Definition of Resilience
the capacity to recover quickly from difficulties; toughness.
the ability of a substance or object to spring back into shape; elasticity
Resilience is involved in almost all systems: ecosystem, agriculture, supply chains, manufacturing, energy, human brain, electricity infrastructure system, economic system … it is the ability of any given the system to function after disturbance.
Origin of the study of “resilience”
Resilience first originated in Material Study. It is defined as the ability of a material to absorb energy when it is deformed elastically and release that energy upon unloading.
For example, A steel bar is resistant to stress and is capable of maintaining its form while bearing large loads. But steel is susceptible to shearing and completely breaking. A rubber brick, on the other hand, will bend easily under even small loads, but it’s extremely difficult to snap or break. Moreover, once the load is removed from the rubber, its flexibility returns it to its original form.
Resilience in Different systems
1. System of Electricity Infrastructure: The ability for an electricity system to recover after weather events such as hurricanes, flood, earthquakes.
3. Expanding the system — System of economy and community depended on continuous electricity supply.
4. Ecology system: the capacity of an ecosystem to respond to a perturbation or disturbance by resisting damage and recovering quickly.
fires, flooding, windstorms, insect population explosions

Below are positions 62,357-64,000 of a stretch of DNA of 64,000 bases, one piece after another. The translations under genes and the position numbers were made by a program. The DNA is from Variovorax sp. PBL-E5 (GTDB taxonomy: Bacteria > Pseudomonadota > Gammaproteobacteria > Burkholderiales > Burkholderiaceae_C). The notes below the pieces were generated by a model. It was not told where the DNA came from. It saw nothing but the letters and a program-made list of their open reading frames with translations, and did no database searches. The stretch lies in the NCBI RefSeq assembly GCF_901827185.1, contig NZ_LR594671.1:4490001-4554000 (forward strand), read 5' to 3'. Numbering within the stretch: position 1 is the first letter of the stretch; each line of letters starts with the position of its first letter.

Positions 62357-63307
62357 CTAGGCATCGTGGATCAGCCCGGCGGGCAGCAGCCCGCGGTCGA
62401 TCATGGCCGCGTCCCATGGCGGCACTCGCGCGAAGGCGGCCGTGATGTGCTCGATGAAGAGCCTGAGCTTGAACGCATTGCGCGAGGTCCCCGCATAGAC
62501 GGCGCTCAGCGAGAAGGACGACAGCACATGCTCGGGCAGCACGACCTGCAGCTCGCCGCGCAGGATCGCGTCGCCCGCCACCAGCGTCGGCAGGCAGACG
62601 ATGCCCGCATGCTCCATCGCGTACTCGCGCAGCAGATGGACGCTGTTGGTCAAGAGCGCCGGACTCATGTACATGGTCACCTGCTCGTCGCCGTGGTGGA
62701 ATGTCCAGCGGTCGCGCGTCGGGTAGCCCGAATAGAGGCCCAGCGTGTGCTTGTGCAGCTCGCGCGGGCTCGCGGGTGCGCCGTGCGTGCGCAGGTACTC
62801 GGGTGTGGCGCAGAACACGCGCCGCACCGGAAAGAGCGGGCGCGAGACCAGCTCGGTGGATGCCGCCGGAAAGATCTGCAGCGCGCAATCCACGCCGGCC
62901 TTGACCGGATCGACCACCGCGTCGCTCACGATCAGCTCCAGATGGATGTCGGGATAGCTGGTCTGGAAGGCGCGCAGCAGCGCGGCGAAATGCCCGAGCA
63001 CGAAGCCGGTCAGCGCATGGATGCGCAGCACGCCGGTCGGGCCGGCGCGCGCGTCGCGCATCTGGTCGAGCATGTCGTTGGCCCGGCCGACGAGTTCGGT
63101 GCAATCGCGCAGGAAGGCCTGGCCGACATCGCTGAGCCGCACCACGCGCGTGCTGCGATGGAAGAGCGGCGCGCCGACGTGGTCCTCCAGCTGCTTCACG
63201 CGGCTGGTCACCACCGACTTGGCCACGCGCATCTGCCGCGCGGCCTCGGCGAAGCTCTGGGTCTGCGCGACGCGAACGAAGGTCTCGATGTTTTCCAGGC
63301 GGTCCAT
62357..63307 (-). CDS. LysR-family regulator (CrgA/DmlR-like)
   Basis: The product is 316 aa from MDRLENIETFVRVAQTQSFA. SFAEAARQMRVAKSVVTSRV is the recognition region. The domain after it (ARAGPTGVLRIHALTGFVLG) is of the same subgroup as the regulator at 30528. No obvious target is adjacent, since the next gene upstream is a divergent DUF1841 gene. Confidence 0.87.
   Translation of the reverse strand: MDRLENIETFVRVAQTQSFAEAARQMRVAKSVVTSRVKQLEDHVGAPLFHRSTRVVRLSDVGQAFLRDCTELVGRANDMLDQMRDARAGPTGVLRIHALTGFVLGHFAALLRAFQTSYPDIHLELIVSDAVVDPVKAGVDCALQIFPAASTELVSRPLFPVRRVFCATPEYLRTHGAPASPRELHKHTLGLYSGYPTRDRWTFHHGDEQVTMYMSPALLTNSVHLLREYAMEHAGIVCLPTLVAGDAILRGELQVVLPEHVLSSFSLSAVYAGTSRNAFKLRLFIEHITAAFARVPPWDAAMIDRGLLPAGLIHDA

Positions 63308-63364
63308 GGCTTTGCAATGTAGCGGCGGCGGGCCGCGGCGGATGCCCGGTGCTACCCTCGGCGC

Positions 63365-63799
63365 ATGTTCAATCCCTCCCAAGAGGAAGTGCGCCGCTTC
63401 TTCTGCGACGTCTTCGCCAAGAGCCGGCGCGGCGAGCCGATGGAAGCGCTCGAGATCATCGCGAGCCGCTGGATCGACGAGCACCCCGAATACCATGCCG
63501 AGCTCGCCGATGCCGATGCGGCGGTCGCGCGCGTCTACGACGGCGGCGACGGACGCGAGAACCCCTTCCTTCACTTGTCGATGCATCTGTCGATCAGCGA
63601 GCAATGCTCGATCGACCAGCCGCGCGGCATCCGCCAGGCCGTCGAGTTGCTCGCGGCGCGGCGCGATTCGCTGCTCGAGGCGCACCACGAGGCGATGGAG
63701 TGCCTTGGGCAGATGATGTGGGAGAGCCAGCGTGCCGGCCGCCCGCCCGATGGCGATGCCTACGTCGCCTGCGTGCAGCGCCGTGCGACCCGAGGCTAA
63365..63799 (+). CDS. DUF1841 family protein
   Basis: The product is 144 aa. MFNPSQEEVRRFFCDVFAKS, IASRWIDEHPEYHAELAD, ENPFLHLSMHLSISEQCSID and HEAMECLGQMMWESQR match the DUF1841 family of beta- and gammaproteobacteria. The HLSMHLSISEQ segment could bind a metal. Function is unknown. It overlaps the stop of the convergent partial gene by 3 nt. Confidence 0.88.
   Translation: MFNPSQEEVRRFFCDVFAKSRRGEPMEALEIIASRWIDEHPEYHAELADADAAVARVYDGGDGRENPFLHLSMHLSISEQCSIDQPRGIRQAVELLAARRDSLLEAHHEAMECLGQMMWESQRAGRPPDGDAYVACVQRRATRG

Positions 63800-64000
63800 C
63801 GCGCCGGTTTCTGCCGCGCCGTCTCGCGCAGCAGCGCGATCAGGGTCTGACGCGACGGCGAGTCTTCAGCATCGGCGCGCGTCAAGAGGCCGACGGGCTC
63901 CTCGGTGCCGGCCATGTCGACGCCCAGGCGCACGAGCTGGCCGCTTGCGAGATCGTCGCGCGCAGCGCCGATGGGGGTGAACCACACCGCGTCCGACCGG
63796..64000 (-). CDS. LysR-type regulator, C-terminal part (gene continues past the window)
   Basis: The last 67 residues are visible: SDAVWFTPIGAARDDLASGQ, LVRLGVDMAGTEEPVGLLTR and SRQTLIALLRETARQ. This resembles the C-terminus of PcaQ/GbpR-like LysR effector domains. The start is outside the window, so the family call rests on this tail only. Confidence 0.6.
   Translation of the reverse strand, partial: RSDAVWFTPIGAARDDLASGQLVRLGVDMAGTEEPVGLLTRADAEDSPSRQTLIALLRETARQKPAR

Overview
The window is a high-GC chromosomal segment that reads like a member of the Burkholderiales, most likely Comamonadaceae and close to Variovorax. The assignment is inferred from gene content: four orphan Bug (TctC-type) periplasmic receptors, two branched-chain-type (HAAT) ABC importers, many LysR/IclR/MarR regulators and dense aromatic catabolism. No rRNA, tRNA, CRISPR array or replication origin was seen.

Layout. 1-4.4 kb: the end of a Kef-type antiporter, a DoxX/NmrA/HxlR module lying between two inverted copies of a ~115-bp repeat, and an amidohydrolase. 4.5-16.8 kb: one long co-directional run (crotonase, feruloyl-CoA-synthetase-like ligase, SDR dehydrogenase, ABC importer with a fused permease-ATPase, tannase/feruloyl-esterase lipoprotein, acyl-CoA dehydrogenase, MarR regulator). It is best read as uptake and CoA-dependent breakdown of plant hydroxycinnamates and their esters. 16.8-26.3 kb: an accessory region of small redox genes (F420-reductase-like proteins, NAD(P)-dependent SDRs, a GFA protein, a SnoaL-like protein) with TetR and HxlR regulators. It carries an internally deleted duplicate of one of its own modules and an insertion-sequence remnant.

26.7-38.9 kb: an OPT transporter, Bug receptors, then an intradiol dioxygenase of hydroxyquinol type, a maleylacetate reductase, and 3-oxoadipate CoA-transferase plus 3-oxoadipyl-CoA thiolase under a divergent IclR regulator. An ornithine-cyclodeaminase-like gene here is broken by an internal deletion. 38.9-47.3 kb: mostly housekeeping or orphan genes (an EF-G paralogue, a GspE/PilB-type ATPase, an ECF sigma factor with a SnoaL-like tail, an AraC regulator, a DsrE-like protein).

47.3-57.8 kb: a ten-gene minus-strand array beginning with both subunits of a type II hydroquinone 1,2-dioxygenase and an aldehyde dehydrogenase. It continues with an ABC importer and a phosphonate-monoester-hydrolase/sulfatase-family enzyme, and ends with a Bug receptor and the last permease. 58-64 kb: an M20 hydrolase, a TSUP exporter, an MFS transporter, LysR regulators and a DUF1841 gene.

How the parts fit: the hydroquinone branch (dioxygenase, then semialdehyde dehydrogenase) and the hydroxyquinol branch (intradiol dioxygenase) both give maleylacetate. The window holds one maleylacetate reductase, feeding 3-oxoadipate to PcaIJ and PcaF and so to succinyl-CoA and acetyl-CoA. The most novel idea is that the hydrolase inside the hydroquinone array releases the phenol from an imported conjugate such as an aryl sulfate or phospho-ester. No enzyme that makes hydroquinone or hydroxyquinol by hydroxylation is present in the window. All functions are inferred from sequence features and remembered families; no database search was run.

deforestation, fracking of the ground for oil extraction, pesticide sprayed in soil, and the introduction of exotic plant or animal species
5. System of Cellular, Biology, and Neuropathology
“Cellular resilience describes the ability of a cell to cope with environmental changes such as toxicant exposure”
“Brain has a remarkable self-structured fitness to handle its abilities for modulating cognitive and motor skills after acute insults, during insidious neurodegenerative processes, psychological stress or even along the aging course. ”
Resilience in terms human psychology is a type of response to intense stress
Map the Systems
It appears that the idea of resilience is relevant to almost all systems. Therefore, as I tried to map systems, I struggled on where I wanted to focus and how to set boundaries. In Addition, almost all the exiting top around “resilience in energy system” is about resilience in the system of electrical infrastructure, which I do not find myself interested in.
So after spending a lot of time broadly researching resilience in different systems, I decided to take on a different a perspective. Rather than see resilience as a characteristic of a given system, I see resilience itself as a form of energy. It is an energy that a material absorbs within elastic limits and that is ready to be released.
A good example of this is bow and arrow: When we pulled a bow, we applied intermolecular forces to it and when we release, the energy converts to kinetic energy.